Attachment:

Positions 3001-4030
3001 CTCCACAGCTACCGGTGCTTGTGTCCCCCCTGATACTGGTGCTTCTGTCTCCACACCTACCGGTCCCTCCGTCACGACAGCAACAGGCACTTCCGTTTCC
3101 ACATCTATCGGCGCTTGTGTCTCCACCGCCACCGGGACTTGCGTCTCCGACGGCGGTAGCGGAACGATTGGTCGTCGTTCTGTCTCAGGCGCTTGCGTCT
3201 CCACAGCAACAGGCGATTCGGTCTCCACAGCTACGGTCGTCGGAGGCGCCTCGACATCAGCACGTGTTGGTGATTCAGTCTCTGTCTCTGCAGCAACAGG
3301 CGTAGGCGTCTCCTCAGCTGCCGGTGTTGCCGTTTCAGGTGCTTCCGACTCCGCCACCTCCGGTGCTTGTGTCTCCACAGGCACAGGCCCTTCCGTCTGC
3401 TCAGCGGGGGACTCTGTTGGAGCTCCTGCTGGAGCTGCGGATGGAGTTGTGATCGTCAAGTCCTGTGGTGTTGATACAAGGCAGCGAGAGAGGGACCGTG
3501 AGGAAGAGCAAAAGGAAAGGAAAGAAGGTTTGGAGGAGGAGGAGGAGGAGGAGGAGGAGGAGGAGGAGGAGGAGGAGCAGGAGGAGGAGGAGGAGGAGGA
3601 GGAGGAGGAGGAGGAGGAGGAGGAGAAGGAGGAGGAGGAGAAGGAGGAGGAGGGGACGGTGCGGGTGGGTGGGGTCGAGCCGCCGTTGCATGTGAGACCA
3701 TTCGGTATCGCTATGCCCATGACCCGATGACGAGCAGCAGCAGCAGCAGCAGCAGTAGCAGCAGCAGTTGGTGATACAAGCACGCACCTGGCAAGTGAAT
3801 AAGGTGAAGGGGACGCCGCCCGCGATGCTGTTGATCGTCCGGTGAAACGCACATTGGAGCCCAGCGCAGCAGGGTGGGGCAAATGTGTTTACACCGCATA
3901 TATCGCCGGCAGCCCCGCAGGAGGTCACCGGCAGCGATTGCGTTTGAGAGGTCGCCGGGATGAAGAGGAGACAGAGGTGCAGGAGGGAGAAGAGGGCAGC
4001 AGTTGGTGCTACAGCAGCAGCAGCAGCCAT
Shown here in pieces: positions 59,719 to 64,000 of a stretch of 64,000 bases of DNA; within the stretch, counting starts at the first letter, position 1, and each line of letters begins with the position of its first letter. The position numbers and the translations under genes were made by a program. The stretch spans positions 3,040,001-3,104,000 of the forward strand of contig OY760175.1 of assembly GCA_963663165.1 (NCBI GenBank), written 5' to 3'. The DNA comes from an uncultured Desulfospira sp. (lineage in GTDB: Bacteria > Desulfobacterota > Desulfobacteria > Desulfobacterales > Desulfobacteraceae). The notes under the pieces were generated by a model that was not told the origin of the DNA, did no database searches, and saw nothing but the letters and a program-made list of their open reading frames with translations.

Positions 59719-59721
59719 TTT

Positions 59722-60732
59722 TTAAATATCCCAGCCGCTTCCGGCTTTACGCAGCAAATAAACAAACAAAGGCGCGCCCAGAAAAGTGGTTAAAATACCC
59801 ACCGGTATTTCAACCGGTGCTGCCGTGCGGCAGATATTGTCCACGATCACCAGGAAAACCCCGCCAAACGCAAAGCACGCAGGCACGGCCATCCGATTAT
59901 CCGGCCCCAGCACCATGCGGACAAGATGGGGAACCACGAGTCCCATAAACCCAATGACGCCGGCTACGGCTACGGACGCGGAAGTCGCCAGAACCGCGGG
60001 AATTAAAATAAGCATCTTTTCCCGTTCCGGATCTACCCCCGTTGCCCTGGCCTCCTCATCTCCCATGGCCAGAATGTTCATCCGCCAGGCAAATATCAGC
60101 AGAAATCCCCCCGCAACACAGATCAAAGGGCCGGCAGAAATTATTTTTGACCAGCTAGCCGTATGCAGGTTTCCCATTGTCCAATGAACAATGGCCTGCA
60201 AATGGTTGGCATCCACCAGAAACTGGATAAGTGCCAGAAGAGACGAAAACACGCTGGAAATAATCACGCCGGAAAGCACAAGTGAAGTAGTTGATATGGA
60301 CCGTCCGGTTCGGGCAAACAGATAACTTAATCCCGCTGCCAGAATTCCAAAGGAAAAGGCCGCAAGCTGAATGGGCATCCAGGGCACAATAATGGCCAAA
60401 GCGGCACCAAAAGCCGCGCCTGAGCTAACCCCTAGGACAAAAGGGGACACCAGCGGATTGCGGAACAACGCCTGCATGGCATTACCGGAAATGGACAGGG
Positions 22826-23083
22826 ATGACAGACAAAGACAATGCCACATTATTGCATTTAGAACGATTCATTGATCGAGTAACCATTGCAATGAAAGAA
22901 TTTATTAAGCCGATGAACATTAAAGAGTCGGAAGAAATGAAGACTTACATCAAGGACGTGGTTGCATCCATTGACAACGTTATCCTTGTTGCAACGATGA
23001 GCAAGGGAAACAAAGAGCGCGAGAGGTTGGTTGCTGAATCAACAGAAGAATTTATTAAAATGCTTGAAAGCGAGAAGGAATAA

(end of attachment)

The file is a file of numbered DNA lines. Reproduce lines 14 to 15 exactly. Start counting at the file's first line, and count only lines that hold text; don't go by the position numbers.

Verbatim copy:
Positions 59719-59721
59719 TTT